This scholarship honors Werner L. Frank, an immigrant, Army veteran, and software entrepreneur who defined what it means to live the American dream. His vision and contributions to our Nation were made possible because of our Nation's commitment to our military strength.
The USS America coat-of-arms (COA) of has its origin in heraldry. Its theme is Revolutionary War based and honors the 1st USS America’s intended captain and the father of the United States Navy, John Paul Jones. Commissioned in 1965, USS America (CVA/CV-66) was the last of 3 Kitty Hawk-class supercarriers built for the US Navy. America achieved early fame in November 1969 when U2R Sea trial tests were conducted by Lockheed and CIA test pilots. After undergoing abbreviated carrier training, the pilots executed a series of takeoffs, landings and other carrier-based operations which proved successful. Early combat tours included the Middle East, the Six-day war, and the attack on USS Liberty in the late sixties. From 1969-1972, America made 3 deployments supporting Vietnam combat operations receiving 5 battle stars. Returning the Atlantic and the “Med” for the remainder of her celebrated career, from 1973 - 1986 she responded to crises in Lebanon, Libya and launched sorties supporting Operation El Dorado Canyon. In 1991, she joined USS Saratoga and USS John F. Kennedy in Battle Force Red Sea first supporting Operation Desert Shield then launching strikes into Iraq and Kuwait supporting Operation Desert Storm. She next transited to the Arabian Gulf to join USS Theodore Roosevelt and USS Midway in Battle Force Zulu and continue combat operations into Iraq for the duration of the First Gulf War. From 1992- 1996, she closed out her 31 year distinguished career by again steaming into harm’s way supporting operations Southern Watch, Deny Flight and Deliberate Force.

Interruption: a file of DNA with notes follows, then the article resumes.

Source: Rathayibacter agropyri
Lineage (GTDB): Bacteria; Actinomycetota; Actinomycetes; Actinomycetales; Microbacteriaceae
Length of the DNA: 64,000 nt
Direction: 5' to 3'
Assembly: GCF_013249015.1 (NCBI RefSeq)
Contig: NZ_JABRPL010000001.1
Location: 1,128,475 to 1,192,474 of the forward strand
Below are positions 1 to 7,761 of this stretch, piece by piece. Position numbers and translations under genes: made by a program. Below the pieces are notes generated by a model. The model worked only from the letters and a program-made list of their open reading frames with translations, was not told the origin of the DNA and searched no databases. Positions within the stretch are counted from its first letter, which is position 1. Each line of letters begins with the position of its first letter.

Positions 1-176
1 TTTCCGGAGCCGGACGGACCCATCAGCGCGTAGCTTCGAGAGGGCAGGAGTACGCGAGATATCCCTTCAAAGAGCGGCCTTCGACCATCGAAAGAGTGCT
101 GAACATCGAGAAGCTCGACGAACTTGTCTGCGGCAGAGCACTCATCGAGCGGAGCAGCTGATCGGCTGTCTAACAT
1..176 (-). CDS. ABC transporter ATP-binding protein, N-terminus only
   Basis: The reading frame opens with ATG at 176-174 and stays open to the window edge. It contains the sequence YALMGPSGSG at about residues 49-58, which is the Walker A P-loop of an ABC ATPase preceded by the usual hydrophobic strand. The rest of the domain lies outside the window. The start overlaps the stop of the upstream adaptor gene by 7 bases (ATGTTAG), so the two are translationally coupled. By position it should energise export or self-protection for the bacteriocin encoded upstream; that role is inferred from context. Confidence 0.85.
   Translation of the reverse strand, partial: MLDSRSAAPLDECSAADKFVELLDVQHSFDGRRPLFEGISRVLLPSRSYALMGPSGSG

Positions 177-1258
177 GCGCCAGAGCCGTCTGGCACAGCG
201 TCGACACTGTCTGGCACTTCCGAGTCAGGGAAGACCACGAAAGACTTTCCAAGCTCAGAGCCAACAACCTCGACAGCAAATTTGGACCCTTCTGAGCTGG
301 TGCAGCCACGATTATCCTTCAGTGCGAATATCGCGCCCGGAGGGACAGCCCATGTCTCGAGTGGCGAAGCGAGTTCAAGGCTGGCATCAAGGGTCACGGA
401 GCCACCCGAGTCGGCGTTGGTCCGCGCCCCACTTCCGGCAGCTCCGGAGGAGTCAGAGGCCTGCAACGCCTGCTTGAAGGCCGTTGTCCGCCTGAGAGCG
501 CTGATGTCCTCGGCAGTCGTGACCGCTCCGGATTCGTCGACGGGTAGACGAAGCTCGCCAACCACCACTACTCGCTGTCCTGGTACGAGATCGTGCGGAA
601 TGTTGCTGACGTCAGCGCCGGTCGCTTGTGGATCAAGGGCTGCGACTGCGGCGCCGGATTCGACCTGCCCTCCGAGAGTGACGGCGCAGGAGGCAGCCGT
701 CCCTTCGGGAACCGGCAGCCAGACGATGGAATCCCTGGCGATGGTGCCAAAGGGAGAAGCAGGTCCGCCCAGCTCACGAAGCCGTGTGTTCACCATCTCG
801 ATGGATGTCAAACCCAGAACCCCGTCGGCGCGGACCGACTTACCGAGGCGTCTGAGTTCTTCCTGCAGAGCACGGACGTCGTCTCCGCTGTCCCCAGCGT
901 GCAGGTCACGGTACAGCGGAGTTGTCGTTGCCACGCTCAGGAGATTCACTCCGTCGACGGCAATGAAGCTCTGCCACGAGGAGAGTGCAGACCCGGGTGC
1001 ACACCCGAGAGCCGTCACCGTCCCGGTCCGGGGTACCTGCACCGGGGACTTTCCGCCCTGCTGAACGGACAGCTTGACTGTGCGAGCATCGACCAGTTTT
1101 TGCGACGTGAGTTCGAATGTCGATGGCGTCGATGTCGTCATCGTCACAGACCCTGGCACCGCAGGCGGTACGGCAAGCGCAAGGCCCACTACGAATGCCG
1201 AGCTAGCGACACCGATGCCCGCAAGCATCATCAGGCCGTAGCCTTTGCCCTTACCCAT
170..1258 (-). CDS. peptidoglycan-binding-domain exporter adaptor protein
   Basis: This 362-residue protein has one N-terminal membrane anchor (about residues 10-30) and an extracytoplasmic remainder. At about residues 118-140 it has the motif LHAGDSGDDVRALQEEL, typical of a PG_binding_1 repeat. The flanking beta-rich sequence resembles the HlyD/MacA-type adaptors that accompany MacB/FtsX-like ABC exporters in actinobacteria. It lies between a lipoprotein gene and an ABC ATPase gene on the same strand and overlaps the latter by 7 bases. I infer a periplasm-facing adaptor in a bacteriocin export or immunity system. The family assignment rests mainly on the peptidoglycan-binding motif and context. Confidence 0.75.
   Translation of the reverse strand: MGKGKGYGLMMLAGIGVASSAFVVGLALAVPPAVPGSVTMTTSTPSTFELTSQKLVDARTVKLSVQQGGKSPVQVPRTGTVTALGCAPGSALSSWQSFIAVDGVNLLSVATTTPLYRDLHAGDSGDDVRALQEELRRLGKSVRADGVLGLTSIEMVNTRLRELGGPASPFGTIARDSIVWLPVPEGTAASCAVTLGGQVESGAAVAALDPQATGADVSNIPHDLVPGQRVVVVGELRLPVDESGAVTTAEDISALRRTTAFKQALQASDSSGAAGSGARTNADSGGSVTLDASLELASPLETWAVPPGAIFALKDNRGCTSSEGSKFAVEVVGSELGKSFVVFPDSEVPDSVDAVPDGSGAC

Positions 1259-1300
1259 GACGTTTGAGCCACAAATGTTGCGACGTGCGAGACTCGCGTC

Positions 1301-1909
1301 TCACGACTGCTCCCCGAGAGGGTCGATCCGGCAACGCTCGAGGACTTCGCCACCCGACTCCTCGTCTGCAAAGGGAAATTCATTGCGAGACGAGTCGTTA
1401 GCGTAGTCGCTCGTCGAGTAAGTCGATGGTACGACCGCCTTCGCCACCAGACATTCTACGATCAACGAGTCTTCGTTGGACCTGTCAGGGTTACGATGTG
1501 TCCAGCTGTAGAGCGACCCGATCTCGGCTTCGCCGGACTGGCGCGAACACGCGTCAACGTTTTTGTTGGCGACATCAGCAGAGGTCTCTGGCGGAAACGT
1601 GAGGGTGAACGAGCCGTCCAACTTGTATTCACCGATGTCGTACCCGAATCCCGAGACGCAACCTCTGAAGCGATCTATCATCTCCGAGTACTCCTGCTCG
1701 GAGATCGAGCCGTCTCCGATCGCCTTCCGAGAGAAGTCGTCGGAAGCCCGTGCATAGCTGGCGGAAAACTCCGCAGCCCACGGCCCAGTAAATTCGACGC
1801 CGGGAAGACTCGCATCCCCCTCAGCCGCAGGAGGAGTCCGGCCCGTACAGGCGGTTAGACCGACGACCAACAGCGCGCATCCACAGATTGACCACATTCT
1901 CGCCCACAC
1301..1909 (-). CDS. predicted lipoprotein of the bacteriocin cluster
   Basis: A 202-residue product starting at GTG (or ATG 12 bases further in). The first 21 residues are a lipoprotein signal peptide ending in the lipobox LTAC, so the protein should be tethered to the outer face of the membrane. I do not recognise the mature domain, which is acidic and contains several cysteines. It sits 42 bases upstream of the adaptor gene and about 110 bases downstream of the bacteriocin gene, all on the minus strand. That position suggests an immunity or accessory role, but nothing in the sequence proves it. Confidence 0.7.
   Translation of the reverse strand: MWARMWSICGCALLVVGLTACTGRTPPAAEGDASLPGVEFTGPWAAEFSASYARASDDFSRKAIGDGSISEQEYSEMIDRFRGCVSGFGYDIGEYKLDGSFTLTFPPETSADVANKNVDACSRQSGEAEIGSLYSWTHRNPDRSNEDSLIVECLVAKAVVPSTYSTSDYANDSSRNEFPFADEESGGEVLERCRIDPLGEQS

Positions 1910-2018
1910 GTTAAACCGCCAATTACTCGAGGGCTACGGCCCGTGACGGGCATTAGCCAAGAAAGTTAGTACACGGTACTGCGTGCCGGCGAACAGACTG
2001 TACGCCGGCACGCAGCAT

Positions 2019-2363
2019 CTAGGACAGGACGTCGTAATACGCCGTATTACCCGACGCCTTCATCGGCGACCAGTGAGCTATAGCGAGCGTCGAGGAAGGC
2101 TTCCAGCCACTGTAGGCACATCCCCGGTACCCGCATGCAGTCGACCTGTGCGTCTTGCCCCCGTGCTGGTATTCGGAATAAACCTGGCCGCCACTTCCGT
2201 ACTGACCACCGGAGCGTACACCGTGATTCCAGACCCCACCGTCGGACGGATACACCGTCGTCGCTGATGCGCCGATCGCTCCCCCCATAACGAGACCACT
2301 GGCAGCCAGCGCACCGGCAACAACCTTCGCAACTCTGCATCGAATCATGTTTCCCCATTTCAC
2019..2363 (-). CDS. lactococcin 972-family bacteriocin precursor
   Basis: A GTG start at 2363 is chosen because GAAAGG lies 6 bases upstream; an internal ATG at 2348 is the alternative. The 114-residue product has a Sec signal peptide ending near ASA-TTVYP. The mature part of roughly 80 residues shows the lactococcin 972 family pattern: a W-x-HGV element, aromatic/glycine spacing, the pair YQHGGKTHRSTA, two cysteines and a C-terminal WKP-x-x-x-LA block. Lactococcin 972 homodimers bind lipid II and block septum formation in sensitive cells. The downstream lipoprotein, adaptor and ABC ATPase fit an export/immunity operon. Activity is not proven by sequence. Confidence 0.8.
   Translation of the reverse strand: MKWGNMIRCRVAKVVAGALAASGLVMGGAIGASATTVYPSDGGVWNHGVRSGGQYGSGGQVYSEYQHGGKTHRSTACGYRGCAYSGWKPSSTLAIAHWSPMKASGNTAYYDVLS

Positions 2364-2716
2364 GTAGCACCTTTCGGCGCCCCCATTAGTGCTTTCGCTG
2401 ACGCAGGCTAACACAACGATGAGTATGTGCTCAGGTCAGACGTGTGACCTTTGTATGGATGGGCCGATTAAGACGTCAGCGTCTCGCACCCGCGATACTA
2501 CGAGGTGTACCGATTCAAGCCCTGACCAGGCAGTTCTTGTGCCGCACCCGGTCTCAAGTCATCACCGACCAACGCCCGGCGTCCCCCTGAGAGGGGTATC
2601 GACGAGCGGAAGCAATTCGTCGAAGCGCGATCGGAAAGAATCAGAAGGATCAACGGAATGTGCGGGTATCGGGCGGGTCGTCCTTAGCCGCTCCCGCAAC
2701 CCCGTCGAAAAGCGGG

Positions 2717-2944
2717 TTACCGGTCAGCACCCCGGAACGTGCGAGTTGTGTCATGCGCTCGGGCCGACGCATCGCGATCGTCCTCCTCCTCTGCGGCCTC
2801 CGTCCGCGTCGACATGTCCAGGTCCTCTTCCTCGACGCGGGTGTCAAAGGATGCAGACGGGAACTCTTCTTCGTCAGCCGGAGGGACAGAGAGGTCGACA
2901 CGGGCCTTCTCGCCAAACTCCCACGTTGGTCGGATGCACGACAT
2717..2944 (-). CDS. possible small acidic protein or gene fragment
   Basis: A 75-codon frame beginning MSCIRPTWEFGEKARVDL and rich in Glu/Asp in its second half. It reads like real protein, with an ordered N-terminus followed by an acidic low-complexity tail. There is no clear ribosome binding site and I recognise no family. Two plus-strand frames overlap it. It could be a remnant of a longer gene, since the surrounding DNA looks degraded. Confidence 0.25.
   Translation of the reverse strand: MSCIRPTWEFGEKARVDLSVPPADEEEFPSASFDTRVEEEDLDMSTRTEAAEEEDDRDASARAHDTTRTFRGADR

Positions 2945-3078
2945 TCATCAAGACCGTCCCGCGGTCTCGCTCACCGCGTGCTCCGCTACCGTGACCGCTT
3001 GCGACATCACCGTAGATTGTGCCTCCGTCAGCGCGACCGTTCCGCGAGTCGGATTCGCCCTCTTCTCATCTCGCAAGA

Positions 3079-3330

Harry began in Naval Aviation in 1976 after graduating from the University of South Carolina with a degree in mathematics. He served with the VA-93 Ravens, flying the A-7 Corsair II on board USS Midway (CV-41) and later with VX-5, China Lake, California, where we met his wife and co-sponsor, Stacy, as a school teach and advocate for higher education. Believing Naval Aviation offers unique opportunities, this 'Defying the Odds' scholarship is dedicated to female college students pursuing a Science, Technology, Engineering or Math (STEM) education who endeavor to have a career in aviation.
This award is made in the name of Andrew “Baghdad” Bahjat”, a career civil servant, Naval and British historian and Naval Aviation enthusiast. He served as the Adversary Requirements Officer for the Chief of Naval Operations where he was instrumental in bringing F-16’s to Fallon, NV and Strategic Planner for the Navy International Program Office where he helped Australia acquire the EA-18 Growler. He authored “Chronology of the Cold War at Sea, 1945-1991”. This scholarship is awarded in memory of his passion, love, and unyielding support of Naval Aviation.